Union Gen. Herman Haupt rows a pontoon raft through misty waters during the Civil War. The country’s future was then in doubt. Some say its future remains in doubt today, as Americans continue to argue over who should and shouldn’t be included in the promise of democratic rule. Our guest this time on the show sees striking similarities among the sources of polarization that tore the country apart more than 150 years ago and the issues that trouble its citizens in the 21st century. Among them: racial division, economic inequality and enduring rhetoric over who constitutes “we the people” of the United States.
Photograph by Andrew J. Russell, c. 1862, from the Everett Collection via Shutterstock.com
America’s U.S. Constitution was supposed to unify the new nation and help avert a civil war over its thorniest source of division: slavery. Oops! In retrospect, that charter proved much too ambiguous, lending itself to both proslavery and abolitionist causes. In this season’s premier, historian Liz Varon discusses the deep roots of polarization in the United States — with Will, Siva and an auditorium full of their students. The Union may have survived, Varon tells us, but its bloodiest war still echoes.
The signing of the U.S. Constitution appears here as a spirited, unifying event. The reality is that the weeks leading up to this day in 1787 were fractious, as delegates sparred over the question of slavery.
Painting by Howard Chandler, 1940, U.S. Capitol
An expert on the Civil War and its aftermath, Varon contends that the motivations driving right-wing extremism are born of the same impulses that led to division and violence during the war and in the wake of a failed Reconstruction in the South. She says Americans today should be wary of political attitudes that demonize reformers, instigate chaos and purposefully confuse the effects of polarization with their causes.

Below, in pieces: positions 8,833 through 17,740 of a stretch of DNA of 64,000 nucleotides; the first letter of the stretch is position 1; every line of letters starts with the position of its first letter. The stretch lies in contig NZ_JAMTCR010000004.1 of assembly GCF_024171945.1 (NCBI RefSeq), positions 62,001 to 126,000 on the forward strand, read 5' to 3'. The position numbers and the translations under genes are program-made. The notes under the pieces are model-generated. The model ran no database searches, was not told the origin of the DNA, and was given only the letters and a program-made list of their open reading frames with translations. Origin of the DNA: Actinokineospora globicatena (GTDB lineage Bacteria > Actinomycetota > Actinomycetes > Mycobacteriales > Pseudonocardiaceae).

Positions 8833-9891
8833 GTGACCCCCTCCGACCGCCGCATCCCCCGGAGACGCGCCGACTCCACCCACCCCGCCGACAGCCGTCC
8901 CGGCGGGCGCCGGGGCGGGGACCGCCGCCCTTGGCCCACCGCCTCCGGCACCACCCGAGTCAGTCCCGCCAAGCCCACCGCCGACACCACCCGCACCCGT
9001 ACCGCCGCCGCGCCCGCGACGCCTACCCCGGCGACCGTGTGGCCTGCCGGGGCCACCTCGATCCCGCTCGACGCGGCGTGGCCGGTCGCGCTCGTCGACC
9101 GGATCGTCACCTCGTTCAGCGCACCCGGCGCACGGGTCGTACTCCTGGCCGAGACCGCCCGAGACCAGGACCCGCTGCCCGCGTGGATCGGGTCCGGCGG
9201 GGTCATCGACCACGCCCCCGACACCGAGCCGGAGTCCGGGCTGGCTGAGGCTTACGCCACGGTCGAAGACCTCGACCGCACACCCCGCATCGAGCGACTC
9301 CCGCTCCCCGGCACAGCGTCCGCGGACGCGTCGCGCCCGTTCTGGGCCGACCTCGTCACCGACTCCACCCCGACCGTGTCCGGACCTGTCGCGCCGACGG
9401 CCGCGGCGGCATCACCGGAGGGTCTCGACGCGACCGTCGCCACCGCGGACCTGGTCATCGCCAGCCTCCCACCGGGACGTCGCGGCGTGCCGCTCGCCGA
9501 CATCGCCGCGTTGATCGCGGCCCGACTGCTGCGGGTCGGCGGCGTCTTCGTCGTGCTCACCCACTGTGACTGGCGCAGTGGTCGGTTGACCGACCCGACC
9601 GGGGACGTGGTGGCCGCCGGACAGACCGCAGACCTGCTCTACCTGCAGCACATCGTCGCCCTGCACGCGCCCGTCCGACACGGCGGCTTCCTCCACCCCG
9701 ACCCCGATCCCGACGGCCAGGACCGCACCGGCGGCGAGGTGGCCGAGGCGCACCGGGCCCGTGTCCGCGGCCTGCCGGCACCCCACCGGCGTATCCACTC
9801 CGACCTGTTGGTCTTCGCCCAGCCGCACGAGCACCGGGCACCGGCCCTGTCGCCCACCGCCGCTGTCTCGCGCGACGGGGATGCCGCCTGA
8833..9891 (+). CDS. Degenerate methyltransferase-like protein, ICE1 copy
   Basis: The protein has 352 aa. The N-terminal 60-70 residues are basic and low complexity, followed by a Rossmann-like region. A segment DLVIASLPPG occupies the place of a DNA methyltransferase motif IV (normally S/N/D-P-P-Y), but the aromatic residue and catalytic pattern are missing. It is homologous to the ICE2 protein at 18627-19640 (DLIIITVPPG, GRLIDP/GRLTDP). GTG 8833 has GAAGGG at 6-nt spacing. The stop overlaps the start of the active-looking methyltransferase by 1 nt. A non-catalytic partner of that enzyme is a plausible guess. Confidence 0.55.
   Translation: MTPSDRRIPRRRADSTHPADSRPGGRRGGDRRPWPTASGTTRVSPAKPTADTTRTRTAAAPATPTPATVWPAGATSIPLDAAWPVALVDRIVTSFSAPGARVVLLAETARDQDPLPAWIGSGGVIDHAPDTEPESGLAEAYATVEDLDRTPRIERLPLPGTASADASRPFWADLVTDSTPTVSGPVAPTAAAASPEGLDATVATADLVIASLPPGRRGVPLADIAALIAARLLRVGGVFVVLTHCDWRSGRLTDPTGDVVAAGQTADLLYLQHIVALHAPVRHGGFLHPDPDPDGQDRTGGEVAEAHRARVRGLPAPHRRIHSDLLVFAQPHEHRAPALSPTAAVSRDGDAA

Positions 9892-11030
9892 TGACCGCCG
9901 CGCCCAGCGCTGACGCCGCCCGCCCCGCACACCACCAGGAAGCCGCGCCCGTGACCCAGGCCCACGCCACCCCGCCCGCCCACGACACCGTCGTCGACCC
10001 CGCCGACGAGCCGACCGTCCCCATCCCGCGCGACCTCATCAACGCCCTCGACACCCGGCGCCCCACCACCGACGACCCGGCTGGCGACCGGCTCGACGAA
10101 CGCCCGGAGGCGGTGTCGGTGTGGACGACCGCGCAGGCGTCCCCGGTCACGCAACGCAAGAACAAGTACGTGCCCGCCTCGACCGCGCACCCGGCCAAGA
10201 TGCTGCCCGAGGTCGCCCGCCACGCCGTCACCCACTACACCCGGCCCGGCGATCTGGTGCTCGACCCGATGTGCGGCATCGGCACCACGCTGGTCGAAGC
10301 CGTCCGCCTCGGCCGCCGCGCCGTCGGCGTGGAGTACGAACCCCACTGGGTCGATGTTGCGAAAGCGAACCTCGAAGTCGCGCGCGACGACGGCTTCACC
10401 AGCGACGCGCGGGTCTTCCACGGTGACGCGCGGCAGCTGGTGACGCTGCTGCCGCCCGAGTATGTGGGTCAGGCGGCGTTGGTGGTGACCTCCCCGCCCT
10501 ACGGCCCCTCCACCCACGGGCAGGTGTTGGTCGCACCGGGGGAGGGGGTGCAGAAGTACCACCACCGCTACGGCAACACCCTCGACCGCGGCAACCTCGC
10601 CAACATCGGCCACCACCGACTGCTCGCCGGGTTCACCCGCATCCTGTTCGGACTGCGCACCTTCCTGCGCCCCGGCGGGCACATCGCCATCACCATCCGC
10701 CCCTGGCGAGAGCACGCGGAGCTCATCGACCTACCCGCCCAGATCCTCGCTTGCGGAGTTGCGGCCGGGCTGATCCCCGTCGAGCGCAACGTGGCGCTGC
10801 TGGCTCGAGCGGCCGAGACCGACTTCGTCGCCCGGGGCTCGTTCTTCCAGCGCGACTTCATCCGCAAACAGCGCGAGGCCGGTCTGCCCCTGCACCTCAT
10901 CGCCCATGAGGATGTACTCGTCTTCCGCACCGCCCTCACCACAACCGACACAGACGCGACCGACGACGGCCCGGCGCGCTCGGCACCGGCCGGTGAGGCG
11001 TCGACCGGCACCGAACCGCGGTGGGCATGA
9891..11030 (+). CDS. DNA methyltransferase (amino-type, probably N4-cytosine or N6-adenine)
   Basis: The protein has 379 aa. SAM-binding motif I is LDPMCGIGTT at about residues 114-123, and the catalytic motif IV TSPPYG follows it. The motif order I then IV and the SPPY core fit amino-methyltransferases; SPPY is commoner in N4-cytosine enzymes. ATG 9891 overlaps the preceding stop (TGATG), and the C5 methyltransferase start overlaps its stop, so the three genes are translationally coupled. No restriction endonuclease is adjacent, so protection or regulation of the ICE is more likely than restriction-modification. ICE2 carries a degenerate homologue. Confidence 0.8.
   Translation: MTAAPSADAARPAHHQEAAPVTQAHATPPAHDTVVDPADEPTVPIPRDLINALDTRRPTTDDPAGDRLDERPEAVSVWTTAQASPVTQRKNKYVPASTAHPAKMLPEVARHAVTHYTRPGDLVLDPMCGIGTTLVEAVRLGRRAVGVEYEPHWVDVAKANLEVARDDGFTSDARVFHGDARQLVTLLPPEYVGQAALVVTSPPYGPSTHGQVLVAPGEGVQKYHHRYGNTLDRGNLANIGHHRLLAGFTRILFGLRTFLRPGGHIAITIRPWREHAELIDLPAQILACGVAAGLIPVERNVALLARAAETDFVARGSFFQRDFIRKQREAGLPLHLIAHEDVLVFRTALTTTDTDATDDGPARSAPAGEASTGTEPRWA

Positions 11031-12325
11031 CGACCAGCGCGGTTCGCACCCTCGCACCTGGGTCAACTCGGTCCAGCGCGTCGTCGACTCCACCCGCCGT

About our guest
Elizabeth Varon is the Langbourne M. Williams Professor of History at the University of Virginia, where she teaches about intellectual history, the American South and the role of women in the context of the Civil War. She is the author of numerous books, including the highly decorated Appomattox: Victory, Defeat, and Freedom at the End of the Civil War (Oxford University Press, 2013). Her latest is Armies of Deliverance: A New History of the Civil War (Oxford University Press, 2019). On occasion, Varon offers keen insight on historical parallels with the present, in her contributions to the Washington Post.
This episode was released on Feb. 8, 2023.
What we’re reading
By our guest
Armies of Deliverance offers a fresh look at America’s darkest period, taking into account the narratives of both black and white soldiers in the Civil War, as well as citizens on the home front. On one side, Varon writes, the Union fought for liberation and deliverance of its Southern brethren. On the other, Confederates saw that effort as a war of conquest.
More American soldiers died in the Civil War than any other conflict in the country’s history — about 620,000. Here, Union infantrymen huddle in trenches ahead of the Battle of Petersburg in Virginia, on June 9, 1864.
Photograph from the Everett Collection via Shutterstock.com
In the Post last June, she identified parallels between allegations of voter fraud in 1860 and 2020. In both cases, racial animus and conspiracy mongering played a role. “The election deniers of 2020 need not be aware of this rather obscure history to be shaped by it,” she writes.
Indeed, Donald Trump’s campaign tactics come “straight from Southern enslavers,” Varon has said. These included suppressing the votes of black people, intimidating the press, inciting terror, and claiming that activists were causing unrest rather than responding to injustices.